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Food & Nature in Cities

Heat Wave by Eric Klinenberg

In Heat Wave, Klinenberg argues that a range of forces, including increasing isolation, privatization and cost efficiency mindsets in government services, and stark economic inequality have injured our social fabric, which becomes most visible through disasters exacerbated by climate collapse. The deployment of recent trends to explain modern failures leaves the impression disaster response is now worse than in the past. There are aspects of disaster response that seem better in the past, namely in a more collectivist mindset; I recall my dad telling the story of his family carrying elderly neighbors into their house to survive a brutal ice storm upstate together in the sixties, and community interventions like that feel few & far between these days. However, there are more forces at play than Klinenberg lets on, and his analysis allows readers to falsely believe turning back the clock on disaster response would solve our problems.

As an individual who doesn't identify with academia, reading books like this becomes a frustrating exercise. In my mind, thinking about a problem for multiple hours, as engaging with this book takes, I should come to serious conclusions about the absolute current state of an issue and what we should do about it. Academia, meanwhile, prizes doing the right kinds of research thoroughly and presenting it accurately over having strong analysis. Klinenberg demonstrates an enormous research effort in this book. Reading his book does provide a history of the heat wave and trends contributing to the response, but readers leave with conclusions never spelled out that don't hold up to scrutiny about how to solve these problems.

While I agree with the framing of most of the social ills Klinenberg identifies, it's never clear how far back turning the clock to he believes would resolve them now. Disaster response in past decades was as, if not more, plagued by racism and homophobia and every other social ill. Our ability to get news out to Americans, while complicated by the media's polarization of news including emergencies, is unparalleled with AMBER alerts and government accounts on social media. (It's a cultural failure our earthquake response messages in NYC were 30-50 minutes delayed; I'm curious why.) Klinenberg points to the consolidation of ownership of media companies as an issue, and while in analyzing the nineties that is relevant, I now spend far more time looking at social media than traditional publications, which is far less centralized. Social media has unquestionably made Americans more aware in the biases built into our emergency services, notably in police relations. Meanwhile, though most Americans don't know it, weather forecasts have improved: our four-day forecasts are now as accurate as one-day forecasts were thirty years ago, and an article in the National Bureau of Economic Research links this to thousands of heat wave deaths avoided.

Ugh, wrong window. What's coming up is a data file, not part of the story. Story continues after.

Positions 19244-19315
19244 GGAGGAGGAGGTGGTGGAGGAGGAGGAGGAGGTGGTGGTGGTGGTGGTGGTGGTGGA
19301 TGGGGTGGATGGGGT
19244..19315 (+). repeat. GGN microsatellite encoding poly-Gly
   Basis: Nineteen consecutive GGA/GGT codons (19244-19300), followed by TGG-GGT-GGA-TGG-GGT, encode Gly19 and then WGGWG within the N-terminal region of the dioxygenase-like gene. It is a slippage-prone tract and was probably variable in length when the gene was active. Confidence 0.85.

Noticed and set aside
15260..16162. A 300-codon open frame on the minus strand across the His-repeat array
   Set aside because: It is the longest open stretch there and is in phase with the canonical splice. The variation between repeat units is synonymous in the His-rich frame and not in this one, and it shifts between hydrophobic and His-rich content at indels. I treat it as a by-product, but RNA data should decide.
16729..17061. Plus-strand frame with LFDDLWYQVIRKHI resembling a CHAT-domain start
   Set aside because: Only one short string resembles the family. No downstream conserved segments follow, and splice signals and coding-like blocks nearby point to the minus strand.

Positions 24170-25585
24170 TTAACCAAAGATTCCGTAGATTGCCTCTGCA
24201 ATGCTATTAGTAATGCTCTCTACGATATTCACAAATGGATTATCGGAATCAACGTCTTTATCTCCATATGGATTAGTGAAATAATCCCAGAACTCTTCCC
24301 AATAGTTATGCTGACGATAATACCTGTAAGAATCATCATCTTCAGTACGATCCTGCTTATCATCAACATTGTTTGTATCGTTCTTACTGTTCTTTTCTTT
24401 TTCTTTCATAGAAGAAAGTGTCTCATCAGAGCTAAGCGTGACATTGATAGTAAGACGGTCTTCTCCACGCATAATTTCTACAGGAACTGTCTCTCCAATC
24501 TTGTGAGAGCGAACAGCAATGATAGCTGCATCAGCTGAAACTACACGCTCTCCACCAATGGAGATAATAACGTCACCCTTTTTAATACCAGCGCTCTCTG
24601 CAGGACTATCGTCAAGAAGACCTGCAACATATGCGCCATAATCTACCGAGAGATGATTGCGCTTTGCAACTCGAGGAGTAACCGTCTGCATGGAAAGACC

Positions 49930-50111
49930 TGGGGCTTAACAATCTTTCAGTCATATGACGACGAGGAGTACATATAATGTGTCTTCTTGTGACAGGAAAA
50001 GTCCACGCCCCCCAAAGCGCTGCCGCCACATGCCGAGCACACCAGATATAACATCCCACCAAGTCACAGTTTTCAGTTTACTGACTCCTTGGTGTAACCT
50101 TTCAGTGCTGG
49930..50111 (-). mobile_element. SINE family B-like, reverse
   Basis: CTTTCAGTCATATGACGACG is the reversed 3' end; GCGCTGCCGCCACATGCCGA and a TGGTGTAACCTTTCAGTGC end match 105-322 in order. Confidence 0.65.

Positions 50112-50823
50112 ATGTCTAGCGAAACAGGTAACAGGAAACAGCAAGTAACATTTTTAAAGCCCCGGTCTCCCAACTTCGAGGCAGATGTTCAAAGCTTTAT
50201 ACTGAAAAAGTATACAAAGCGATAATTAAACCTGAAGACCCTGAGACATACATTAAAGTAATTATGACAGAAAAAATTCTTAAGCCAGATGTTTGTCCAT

Why does he ignore all these trends? Turning back the clock to police chiefs with walkie-talkies in the seventies with no accountability doesn't sound like progress to me. And I doubt Klinenberg thinks that's the solution either. But to spend years writing an entire book about emergency response and not describe any solutions, or point to all the ways responses are improving, is wildly unhelpful.

Then, there's climate change. While the preface to the second edition contextualizes this crisis in the larger, global climate crisis, it reads more as an ad for the book's continued relevance. Natural crises are changing at an increasing pace of change, and traditional societal understandings of disaster are not keeping pace for storms and consequences. The body of the book doesn't articulate that.

I'm not trying to rant about Klinenberg here, and his book is accessible, thorougly-researched, and digs into the more obvious negative trends. To give him credit, the growing economic inequality, isolation, and privatization he discusses have continued. But he sounds to be describing the present by describing an event in the nineties, while largely ignoring the climate crisis and the internet and advancements in digital data, three of the most defining trends of this century, paints an incomplete picture.